This symposium will centre on discussion of how Barker’s novel, followed by The Eye in the Door (1993) and The Ghost Road (1995), has tested and shaped perceptions of the First World War. Particularly relevant during the current centenary period are the trilogy’s themes of memory and haunting, which resonate with questions of why the war remains such a prominent part of our culture, and how our views of it have been re-processed and revised. Held in Barker’s home city of Durham, the symposium will also address the portrayals of place in her novels. Initially known for her writing about women in the north east of England, the importance of her settings is undiminished in her later work – from Sarah Lumb’s description of herself as ‘what you’d call Geordie’ in Regeneration to the exploration of London in the Blitz in Barker’s most recent work, Noonday (2015).

We are delighted to announce that our keynote speaker will be Professor Sharon Monteith (The University of Nottingham), and that our guest Chair will be Dr Anne Whitehead (Newcastle University). Professor Monteith’s Pat Barker (2002) was the first book on the award-winning novelist’s work, which she is updating for a new edition. She co-edited the first collection of critical essays on the writer, Critical Perspectives on Pat Barker, in 2005 and has interviewed Barker on a number of occasions, including publicly at Hay-on-Wye Literary Festival, the Nottingham Playhouse and at the Durham Book Festival on more than one occasion. Dr Whitehead, a pioneer in the field of trauma studies, has also interviewed Barker and has published extensively on her novels, for example in her monograph Trauma Fiction (2004).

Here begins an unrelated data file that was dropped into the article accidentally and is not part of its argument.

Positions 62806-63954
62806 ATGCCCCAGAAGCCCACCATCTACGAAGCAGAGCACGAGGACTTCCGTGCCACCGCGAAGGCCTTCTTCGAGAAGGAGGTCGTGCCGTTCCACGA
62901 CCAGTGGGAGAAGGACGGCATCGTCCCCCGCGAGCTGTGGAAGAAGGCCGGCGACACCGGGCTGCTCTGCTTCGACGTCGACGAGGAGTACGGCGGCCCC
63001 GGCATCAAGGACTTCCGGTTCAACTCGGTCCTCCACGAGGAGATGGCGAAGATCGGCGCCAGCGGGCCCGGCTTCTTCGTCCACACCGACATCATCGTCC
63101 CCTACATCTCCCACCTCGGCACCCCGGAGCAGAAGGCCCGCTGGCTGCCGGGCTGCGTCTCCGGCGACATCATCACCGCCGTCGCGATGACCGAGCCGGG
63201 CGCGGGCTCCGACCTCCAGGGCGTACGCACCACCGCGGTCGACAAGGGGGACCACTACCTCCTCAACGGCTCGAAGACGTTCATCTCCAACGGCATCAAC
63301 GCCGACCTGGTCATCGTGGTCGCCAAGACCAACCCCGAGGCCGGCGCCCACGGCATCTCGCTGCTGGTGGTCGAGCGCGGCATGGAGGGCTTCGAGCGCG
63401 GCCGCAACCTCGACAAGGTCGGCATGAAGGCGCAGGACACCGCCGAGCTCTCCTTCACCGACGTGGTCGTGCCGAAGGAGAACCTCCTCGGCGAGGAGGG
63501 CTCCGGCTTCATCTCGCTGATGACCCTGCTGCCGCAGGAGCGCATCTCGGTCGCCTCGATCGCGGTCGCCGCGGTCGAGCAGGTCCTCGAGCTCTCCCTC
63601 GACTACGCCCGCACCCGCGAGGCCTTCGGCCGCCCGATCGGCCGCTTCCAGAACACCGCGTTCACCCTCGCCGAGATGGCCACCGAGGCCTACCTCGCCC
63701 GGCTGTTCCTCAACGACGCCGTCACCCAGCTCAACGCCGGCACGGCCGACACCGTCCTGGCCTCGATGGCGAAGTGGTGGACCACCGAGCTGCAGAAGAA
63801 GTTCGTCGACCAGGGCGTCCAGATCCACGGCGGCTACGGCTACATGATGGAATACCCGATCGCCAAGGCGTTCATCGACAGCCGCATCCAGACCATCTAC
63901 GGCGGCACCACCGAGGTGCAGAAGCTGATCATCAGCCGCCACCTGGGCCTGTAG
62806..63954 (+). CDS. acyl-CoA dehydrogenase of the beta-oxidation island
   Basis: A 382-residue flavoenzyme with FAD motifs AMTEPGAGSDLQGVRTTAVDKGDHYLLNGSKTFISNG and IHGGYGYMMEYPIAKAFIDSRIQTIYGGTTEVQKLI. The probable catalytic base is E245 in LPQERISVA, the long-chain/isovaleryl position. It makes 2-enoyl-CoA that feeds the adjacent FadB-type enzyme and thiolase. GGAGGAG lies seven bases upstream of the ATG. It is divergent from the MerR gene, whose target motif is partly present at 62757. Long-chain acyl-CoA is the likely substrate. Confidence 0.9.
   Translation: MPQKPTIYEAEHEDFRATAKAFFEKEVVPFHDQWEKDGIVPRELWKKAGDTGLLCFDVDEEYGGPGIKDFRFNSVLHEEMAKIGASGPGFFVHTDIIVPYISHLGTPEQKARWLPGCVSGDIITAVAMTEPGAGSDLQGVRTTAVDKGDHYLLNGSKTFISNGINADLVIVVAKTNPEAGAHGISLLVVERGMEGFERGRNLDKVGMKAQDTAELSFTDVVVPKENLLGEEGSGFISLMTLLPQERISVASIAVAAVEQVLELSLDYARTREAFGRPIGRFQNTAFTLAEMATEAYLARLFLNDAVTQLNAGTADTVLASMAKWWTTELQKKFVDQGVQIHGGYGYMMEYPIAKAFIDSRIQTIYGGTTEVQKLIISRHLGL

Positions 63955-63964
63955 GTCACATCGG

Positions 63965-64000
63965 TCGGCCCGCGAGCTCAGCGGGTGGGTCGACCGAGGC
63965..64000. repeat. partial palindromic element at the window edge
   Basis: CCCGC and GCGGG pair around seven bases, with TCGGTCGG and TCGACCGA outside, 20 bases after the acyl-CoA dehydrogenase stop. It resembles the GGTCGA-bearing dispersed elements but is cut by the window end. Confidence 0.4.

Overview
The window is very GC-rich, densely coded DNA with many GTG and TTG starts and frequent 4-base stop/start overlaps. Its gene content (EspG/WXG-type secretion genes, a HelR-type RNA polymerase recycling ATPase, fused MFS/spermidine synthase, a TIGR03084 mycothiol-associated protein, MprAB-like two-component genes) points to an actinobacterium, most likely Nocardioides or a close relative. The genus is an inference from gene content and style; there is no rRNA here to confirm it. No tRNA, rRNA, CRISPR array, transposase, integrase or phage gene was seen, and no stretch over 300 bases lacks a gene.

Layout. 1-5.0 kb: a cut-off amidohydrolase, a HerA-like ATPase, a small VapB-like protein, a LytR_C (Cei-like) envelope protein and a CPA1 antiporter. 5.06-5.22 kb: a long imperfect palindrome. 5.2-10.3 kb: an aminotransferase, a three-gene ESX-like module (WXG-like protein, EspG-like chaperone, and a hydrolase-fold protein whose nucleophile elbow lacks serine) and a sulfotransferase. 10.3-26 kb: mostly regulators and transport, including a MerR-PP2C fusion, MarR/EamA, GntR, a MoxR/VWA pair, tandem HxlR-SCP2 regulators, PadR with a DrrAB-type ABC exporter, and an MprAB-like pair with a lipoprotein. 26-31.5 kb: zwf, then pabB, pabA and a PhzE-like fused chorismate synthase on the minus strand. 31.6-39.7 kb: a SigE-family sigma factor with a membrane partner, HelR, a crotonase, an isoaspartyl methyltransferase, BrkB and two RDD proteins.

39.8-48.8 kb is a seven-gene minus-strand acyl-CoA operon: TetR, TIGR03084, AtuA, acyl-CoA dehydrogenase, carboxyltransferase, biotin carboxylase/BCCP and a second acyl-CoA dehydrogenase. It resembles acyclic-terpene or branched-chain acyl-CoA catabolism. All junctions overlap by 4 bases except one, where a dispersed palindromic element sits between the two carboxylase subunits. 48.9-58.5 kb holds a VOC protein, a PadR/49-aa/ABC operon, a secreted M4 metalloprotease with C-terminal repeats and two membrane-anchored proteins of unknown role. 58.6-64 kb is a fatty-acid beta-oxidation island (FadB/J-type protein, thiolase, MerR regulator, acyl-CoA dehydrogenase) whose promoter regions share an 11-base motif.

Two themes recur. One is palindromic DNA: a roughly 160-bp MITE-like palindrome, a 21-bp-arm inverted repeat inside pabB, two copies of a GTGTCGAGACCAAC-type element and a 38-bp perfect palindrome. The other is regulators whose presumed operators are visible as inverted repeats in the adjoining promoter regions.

We welcome proposals for twenty-minute papers on any of the following topics and on any other relevant areas:

  • Changing literary interpretations of the First World War
  • The development of the genre of historical fiction
  • ‘Bringing the past to life’
  • Barker’s themes and settings
  • Trauma, hauntings, memory and remembrance
  • Class, gender, and sexuality in Barker’s work

Please send abstracts (maximum 250 words) by 31 July 2016
to Professor Simon James: patbarker2016@gmail.com

Our event is supported by the Department of English Studies, Durham University. You can find details of this symposium, as well as other similar activities, by following @READEnglish on Twitter. You can keep up to date with others discussing the symposium by using the hashtag #Barker2016 on Twitter.